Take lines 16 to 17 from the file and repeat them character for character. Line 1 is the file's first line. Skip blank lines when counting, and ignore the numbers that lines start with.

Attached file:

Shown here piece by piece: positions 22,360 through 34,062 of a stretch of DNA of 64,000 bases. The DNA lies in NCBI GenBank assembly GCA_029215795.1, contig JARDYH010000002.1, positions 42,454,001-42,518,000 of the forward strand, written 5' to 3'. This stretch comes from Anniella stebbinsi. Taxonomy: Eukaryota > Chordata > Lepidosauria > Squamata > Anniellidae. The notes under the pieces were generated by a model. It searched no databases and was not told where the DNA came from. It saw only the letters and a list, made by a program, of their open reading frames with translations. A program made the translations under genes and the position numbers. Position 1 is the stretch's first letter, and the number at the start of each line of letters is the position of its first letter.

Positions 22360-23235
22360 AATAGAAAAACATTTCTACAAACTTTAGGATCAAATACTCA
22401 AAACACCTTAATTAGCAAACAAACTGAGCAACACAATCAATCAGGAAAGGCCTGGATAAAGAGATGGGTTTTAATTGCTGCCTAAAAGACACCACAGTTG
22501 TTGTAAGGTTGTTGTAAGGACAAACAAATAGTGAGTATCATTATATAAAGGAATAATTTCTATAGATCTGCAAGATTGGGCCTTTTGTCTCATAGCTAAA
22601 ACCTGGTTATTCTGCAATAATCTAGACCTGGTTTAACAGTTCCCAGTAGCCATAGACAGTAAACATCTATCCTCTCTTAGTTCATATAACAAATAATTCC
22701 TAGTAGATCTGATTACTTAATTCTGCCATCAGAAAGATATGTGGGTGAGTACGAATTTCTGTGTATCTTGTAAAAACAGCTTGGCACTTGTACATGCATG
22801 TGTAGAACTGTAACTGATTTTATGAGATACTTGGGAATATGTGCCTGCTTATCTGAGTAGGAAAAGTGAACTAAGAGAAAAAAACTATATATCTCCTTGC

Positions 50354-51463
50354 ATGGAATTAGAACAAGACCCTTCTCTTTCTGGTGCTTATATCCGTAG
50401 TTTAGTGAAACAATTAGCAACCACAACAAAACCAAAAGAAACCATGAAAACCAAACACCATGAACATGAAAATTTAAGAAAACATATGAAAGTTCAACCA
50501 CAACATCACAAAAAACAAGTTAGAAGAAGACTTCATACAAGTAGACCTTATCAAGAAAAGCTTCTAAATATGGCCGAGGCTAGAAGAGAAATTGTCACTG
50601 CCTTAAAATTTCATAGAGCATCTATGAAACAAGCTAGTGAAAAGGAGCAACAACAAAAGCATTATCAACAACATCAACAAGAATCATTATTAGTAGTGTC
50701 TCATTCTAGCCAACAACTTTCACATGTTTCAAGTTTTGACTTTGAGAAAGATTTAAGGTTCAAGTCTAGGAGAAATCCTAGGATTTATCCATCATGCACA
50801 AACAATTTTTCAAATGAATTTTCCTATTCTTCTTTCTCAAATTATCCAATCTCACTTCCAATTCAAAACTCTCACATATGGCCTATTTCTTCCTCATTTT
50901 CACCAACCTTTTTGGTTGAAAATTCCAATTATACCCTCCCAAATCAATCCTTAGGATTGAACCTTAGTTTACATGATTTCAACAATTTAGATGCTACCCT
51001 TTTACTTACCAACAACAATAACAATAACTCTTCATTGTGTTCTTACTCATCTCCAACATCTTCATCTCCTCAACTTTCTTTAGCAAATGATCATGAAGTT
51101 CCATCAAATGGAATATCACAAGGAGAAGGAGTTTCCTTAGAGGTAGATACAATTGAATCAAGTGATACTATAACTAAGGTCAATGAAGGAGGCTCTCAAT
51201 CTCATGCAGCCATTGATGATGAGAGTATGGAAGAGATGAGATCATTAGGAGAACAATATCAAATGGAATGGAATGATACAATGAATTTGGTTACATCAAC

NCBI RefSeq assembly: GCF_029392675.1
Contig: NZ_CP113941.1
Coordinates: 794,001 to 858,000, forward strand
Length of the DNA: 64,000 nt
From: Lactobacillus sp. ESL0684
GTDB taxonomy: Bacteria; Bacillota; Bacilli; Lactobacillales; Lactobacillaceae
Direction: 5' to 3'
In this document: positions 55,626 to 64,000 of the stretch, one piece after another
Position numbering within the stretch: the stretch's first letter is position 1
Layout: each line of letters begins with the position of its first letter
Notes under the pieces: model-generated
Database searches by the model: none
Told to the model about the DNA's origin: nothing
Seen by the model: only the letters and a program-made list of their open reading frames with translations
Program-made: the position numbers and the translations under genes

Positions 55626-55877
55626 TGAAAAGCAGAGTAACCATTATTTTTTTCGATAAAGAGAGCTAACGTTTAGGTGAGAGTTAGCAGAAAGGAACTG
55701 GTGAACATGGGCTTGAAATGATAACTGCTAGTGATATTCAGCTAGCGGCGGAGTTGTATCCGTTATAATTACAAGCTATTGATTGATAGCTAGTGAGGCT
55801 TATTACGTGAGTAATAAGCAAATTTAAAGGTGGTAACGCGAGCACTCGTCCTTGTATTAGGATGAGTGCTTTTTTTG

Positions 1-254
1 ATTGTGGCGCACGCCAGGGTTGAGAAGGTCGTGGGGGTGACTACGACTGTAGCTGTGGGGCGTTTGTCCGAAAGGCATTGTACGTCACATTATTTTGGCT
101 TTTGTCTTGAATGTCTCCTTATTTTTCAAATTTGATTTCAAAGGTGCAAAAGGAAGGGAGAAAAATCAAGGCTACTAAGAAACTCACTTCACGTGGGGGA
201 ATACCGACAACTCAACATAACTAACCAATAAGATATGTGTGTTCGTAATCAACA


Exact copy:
50901 CACCAACCTTTTTGGTTGAAAATTCCAATTATACCCTCCCAAATCAATCCTTAGGATTGAACCTTAGTTTACATGATTTCAACAATTTAGATGCTACCCT
51001 TTTACTTACCAACAACAATAACAATAACTCTTCATTGTGTTCTTACTCATCTCCAACATCTTCATCTCCTCAACTTTCTTTAGCAAATGATCATGAAGTT